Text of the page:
The separate bobbins of a PAF can measure very differently due to Gibson’s manufacturing techniques. For example one bobbin could measure 3.5k, and the other 4.5k ohms (for a total of 8k ohms). This mis-matched ohms is actually a good thing, as certain frequencies will stand out if both bobbins have different resistance. This contributes to why two PAF pickups can sound quite different. The coil winder was a Leesona 102, and did have auto stop counters to keep pickups windings consistent. But these winders ran using a fiber gear and were prone breakage. The work around to fixing the counters is to time the winding process. That is one reason for the randomness of PAF pickup resistance.
Around 1965 to 1968 (exact date unknown), Gibson changed from a manually-run pickup winding system to a fully automated system. Because of this their humbucking pickups all became a consistent 7.5k ohms from 1965 and later. The manual-run system had a machine operator that decided when a pickup bobbin reach about 5000 turns of wire. So there was plenty of room for under and over-winding. When the fully automated system came into place, the pickups were very consistent in their windings (and hence total ohms).
Gibson Models which Used PAF Pickups.
The 1957 to 1962 Les Paul Standard model is probably the most famous of the models to have PAFs pickups, though other models had them too. Like the ES-175, ES-295, Byrdland, ES-350, ES-5 switchmaster, L-5CE, the Super 400 and the ES-335/ES-345/ES-355 (when introduced in 1958/1959).
Jazz Guitar PAF Versions.
The hollowbody jazz guitars often used a slightly different PAF in the neck position which had different (narrower) string spacing, where the bridge position jazz PAF was identical to the neck & bridge PAF in say a Les Paul Standard. The models that used this narrow spacing neck PAF was the Byrdland, ES-350T, L-5CE, S-400CE and some Barney Kessel models. The distance on a narrow PAF from center to center of the two “E” adjustable poles is 1 13/16″, compared to 1 15/16″ on the “normal” spaced PAF pickup. Also since most of these models had gold plated parts, the narrow spaced PAFs would be gold plated (except on some Barney Kessels). If the pickup cover is removed from a narrow spaced PAF pickup, the “normal” pole position tooling marks can be seen on the narrow spaced PAF pickup.
A narrow spaced neck position PAF on a 1959 L-5CES.
A “normal” spaced bridge position PAF on a 1959 L-5CES.
The internals of a narrow spaced neck position PAF pickup.
Notice the tooling marks (circled in red) where the “normal” spaced poles would be.
Pic by D.Paetow
PAF Guts (Covers, Decals, Bobbins, Tooling Marks, etc).
First and foremost, never ever remove the cover from an original PAF pickup, unless you have a darn good reason. There is just no need for this, and it really makes the pickup “unoriginal” if you remove the metal cover. If you are dying to see the color of the pickup bobbins, just remove one of the underside bottom mounting screws and look in the hole, instead of removing the pickup cover.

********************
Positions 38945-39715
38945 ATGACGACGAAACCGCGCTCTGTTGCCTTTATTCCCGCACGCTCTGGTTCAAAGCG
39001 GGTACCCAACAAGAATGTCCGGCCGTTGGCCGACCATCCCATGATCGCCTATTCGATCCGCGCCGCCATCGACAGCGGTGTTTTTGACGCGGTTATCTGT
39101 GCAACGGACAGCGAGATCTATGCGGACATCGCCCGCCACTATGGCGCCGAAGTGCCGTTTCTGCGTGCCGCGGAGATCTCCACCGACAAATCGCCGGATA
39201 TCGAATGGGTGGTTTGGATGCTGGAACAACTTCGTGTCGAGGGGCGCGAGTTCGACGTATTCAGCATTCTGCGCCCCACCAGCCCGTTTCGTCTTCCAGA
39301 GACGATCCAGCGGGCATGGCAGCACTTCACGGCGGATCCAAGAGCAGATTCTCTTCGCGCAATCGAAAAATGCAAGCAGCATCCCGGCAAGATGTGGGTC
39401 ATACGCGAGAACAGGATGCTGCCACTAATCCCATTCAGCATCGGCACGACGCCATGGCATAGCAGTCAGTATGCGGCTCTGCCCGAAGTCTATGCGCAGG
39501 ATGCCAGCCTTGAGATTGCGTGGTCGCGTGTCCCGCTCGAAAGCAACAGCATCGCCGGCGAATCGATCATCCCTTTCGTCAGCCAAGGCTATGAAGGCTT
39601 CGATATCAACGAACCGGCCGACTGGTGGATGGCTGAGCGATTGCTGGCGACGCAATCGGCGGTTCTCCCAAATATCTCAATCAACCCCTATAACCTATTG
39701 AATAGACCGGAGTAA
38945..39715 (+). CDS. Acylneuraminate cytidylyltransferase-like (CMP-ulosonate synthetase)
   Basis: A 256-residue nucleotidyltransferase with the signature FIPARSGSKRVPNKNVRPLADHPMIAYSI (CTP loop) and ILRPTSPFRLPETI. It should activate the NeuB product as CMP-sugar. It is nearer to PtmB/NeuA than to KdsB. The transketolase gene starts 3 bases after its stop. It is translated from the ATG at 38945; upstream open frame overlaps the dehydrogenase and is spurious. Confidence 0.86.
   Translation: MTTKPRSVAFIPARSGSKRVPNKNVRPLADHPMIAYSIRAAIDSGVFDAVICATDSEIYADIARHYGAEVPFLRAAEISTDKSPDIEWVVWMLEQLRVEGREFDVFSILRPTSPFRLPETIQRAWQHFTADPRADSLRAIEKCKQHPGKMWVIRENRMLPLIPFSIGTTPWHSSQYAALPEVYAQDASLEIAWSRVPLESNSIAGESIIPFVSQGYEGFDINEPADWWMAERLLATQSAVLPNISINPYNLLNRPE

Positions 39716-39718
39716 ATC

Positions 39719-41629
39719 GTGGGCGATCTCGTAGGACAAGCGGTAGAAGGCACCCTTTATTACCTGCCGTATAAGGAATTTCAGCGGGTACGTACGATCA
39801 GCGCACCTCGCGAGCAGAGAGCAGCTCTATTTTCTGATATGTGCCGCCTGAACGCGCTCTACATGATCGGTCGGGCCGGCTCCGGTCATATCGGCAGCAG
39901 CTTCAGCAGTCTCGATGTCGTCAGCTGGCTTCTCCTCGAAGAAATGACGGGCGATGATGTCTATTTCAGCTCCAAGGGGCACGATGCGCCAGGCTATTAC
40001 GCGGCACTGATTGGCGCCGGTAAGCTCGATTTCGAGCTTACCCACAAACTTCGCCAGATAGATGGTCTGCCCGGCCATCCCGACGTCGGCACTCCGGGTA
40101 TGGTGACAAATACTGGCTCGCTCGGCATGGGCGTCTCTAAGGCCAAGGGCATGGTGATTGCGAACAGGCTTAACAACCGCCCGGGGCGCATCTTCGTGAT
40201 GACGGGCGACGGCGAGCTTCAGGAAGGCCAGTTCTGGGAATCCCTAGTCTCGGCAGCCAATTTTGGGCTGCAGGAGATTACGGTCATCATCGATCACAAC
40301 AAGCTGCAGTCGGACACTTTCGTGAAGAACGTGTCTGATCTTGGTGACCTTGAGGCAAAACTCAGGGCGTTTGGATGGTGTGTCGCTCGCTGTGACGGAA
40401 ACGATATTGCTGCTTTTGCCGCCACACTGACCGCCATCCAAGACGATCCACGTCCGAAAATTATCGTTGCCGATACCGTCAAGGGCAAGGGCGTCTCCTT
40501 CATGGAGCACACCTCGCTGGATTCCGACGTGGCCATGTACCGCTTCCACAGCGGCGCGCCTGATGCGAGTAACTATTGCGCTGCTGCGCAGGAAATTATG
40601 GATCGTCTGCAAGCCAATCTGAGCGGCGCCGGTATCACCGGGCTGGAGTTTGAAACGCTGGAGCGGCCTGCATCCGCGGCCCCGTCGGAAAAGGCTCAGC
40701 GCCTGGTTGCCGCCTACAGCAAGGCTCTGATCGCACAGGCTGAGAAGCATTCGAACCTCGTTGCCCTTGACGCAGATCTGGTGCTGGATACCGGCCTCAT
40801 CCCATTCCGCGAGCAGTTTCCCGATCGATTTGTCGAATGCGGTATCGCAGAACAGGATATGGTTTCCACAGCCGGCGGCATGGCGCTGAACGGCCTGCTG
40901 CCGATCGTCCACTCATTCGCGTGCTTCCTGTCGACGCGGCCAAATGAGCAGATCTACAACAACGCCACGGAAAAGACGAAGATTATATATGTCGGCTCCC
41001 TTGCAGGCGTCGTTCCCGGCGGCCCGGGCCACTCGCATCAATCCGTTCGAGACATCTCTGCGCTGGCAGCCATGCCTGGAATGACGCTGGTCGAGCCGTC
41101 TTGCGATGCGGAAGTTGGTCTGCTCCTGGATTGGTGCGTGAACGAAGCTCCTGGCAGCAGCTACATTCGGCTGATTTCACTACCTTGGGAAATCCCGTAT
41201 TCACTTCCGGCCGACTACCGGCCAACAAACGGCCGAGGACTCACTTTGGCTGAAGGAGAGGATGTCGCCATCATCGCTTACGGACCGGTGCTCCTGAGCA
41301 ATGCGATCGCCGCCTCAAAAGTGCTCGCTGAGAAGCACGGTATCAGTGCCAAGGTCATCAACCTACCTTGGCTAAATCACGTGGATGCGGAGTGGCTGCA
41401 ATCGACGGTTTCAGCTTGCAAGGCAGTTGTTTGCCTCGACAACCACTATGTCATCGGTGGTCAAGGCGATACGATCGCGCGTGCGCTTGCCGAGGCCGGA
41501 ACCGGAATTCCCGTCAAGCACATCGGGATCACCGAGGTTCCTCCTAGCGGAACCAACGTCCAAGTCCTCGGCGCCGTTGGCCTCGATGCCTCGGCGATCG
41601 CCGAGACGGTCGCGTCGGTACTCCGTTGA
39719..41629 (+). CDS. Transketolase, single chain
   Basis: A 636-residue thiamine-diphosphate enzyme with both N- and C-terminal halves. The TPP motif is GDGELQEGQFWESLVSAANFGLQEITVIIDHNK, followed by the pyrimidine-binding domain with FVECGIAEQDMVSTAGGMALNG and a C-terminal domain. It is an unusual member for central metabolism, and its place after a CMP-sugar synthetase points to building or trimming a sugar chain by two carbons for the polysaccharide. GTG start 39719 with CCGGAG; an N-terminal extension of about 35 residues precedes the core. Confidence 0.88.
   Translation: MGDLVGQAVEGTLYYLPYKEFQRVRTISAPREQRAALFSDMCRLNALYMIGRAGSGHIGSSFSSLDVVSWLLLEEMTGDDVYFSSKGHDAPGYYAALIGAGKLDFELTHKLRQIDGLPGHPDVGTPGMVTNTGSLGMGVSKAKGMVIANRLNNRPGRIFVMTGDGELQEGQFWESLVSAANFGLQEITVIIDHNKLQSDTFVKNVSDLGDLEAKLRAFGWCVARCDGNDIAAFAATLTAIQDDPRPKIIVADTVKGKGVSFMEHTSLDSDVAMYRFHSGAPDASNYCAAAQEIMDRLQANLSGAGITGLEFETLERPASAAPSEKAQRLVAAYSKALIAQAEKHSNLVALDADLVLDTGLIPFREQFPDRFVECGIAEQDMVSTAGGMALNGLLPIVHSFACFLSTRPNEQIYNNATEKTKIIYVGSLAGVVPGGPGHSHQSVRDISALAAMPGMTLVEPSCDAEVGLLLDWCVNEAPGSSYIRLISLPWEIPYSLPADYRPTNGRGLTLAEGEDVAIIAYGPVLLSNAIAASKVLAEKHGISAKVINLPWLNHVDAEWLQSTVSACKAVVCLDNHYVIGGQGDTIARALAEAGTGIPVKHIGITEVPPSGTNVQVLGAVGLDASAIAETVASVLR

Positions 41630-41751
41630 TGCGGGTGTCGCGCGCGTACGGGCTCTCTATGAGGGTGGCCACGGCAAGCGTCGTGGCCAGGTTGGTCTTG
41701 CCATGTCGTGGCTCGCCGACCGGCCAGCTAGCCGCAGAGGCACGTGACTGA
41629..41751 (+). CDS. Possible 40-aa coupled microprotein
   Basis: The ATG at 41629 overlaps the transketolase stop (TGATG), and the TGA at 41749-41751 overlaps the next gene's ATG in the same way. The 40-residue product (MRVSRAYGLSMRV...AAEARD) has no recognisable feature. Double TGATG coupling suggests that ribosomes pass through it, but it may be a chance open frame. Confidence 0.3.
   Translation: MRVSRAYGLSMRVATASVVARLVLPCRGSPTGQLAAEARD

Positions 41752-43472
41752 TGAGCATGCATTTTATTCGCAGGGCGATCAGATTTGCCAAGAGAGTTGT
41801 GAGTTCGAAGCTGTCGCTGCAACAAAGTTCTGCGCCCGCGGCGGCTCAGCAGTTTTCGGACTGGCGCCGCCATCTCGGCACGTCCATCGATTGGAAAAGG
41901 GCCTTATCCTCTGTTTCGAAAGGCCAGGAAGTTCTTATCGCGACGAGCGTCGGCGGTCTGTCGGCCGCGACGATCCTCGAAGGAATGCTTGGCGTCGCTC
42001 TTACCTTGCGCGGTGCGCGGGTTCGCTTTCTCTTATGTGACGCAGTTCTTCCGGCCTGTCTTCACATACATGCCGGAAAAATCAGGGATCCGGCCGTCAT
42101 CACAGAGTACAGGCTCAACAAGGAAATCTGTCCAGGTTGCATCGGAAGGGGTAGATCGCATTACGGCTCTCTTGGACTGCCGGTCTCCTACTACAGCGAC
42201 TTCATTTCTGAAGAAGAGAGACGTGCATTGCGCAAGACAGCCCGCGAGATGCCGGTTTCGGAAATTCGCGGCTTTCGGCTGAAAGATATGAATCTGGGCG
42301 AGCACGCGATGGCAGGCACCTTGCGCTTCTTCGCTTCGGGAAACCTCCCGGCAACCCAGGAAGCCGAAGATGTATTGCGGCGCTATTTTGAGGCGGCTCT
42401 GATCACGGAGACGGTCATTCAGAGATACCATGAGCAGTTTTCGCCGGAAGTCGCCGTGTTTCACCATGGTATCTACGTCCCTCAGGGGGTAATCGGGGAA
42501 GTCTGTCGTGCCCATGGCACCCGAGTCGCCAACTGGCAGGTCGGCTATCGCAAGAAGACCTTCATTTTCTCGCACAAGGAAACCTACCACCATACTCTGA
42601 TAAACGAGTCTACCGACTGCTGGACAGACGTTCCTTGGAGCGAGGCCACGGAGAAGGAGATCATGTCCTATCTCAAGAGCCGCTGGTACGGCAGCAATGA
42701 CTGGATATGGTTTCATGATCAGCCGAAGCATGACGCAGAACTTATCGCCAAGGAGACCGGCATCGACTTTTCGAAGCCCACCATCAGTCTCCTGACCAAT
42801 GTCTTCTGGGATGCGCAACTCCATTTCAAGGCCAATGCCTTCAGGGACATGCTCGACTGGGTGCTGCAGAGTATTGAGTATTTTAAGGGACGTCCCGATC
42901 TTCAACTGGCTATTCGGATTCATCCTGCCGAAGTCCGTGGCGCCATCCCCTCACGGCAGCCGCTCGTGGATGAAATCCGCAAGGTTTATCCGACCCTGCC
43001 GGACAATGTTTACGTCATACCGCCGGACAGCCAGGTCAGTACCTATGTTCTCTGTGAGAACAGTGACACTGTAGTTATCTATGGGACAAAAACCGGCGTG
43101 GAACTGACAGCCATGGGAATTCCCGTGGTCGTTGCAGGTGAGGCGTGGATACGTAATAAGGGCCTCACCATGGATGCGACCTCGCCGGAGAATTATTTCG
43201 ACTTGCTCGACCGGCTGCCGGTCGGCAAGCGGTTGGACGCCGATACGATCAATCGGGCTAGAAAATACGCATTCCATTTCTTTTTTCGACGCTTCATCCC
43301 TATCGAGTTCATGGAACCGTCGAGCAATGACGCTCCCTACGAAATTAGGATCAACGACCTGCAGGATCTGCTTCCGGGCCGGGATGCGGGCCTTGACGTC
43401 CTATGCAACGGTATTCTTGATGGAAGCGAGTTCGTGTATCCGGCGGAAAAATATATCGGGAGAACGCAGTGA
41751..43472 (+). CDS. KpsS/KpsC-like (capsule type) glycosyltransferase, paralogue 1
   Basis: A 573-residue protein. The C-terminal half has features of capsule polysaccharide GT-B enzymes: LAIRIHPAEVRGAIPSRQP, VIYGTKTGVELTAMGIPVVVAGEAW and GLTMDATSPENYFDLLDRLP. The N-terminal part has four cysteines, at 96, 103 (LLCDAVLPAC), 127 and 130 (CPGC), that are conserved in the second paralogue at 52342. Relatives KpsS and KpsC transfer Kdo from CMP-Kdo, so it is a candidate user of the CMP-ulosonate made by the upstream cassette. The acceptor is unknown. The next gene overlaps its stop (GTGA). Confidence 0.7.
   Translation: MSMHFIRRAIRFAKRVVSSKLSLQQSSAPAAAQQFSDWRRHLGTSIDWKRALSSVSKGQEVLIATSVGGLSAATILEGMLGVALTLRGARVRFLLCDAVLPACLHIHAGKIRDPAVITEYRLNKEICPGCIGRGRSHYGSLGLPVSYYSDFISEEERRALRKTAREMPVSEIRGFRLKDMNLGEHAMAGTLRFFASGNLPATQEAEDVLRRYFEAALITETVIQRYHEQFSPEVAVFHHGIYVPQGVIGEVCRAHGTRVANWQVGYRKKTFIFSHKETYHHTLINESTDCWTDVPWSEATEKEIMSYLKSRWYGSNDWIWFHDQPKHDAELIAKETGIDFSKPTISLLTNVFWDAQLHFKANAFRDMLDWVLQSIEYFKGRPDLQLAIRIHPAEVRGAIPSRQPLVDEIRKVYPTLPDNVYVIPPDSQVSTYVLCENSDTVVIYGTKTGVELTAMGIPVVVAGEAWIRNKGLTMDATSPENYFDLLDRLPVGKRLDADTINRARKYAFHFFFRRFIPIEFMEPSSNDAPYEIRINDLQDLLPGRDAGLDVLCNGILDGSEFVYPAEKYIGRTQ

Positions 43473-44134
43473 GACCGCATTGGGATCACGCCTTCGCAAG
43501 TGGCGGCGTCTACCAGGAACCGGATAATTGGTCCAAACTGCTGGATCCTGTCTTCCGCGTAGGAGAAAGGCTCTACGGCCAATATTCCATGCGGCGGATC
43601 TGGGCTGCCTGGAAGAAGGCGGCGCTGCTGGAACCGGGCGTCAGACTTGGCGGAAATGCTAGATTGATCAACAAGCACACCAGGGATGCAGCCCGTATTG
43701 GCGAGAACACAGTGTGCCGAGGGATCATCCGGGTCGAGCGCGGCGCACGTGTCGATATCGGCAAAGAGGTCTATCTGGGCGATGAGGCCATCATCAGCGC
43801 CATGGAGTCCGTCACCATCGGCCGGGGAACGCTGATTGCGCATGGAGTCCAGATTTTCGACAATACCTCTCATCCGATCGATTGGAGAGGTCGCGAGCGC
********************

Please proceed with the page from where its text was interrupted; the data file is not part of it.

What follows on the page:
Early P.A.F. pickups as used on the 1956 lapsteels and 1957 Les Paul Standard had brushed stainless steel pickup covers (brushed to make them look nickel plated). This quickly changed to brass covers with a nickel plating. If the cover was gold, the brass was first nickel plated and then gold plated. Early PAFs also have four brass bobbin attachment screws, instead of steel screws. Also the early PAFs with stainless covers often did *not* have a PAF decal on the bottom (so some 1957 Gibson guitars will have unlabeled PAF pickups with brushed stainless covers).
With that in mind, the first picture shows the bottom side of the PAF pickup, and the decal that declares the humbucker is “Patent Applied For” (PAF). Note the lettering and style of the decals. The lettering is gold, and sometimes the gold does turn green just a bit. The clear edge decal border around the black PAF decal has a slight green tint to it. Again remember very early stainless steel covered PAF pickups will not have any decal on the bottom. Also note the untouched solder joints holding the pickup cover to the pickup base plate. And the single stranded black cloth-covered lead wire, which is shielded with a braided metal wrap.
The “L” shaped tooling marks can be clearly seen on the feet of these PAFs.
Here is a pre-PAF sticker 1957 Les Paul goldtop pickup. Notice the lack of a PAF sticker, which is common for many 1957 PAF guitars. Picture by XO.
Double black bobbin PAF. Note the “circle around the square” tooling hole at the top of both bobbins. Notice the hole on the adjustable pole piece side has a smaller circle around it. The non-adjustable side always has a slightly larger circle. Reissue pickups copy this somewhat but don’t copy it just right. Also on newer pickups the circle and square is very clean and crisp. On original PAFs they are less perfect. Also look inside the bobbin holes for the bobbin wire color. It should be a copper wire with a purplish hue. The color of the wire is very important, and it shouldn’t look too clean (the pickup is 40+ years old!)
One bobbin removed on an late PAF pickup, showing the magnet.
The length of this magnet changed in summer 1961 from 2.5″ to around 2.25″
(decreased in length 1/8 to 1/4″).
Gibson also had PAF mini-humbuckers, used on Epiphone guitars in 1960 to 1962.
Zebras PAF Pickups.
Zebra PAF pickups. Starting in early 1959, PAF pickup bobbins started to be (randomly) white. On all zebra (half black, half white) PAF pickups, the white bobbin is almost always the non-adjustable bobbin (though there are rare exceptions).
“Normal” zebra PAFs with the black bobbins with adjustable poles.
“Rare” zebra PAFs with the white bobbins with adjustable poles. Picture by 58burst (or johnnyjellybean?)
This picture shows the tape that is used to wrap the bobbins. It is *not* a PVC plastic tape, but instead is a black paper-ish adhesive tape. It should not look like it was ever removed, unless the pickup was rewound (rewinds are a bad thing).
Double White PAF Pickups.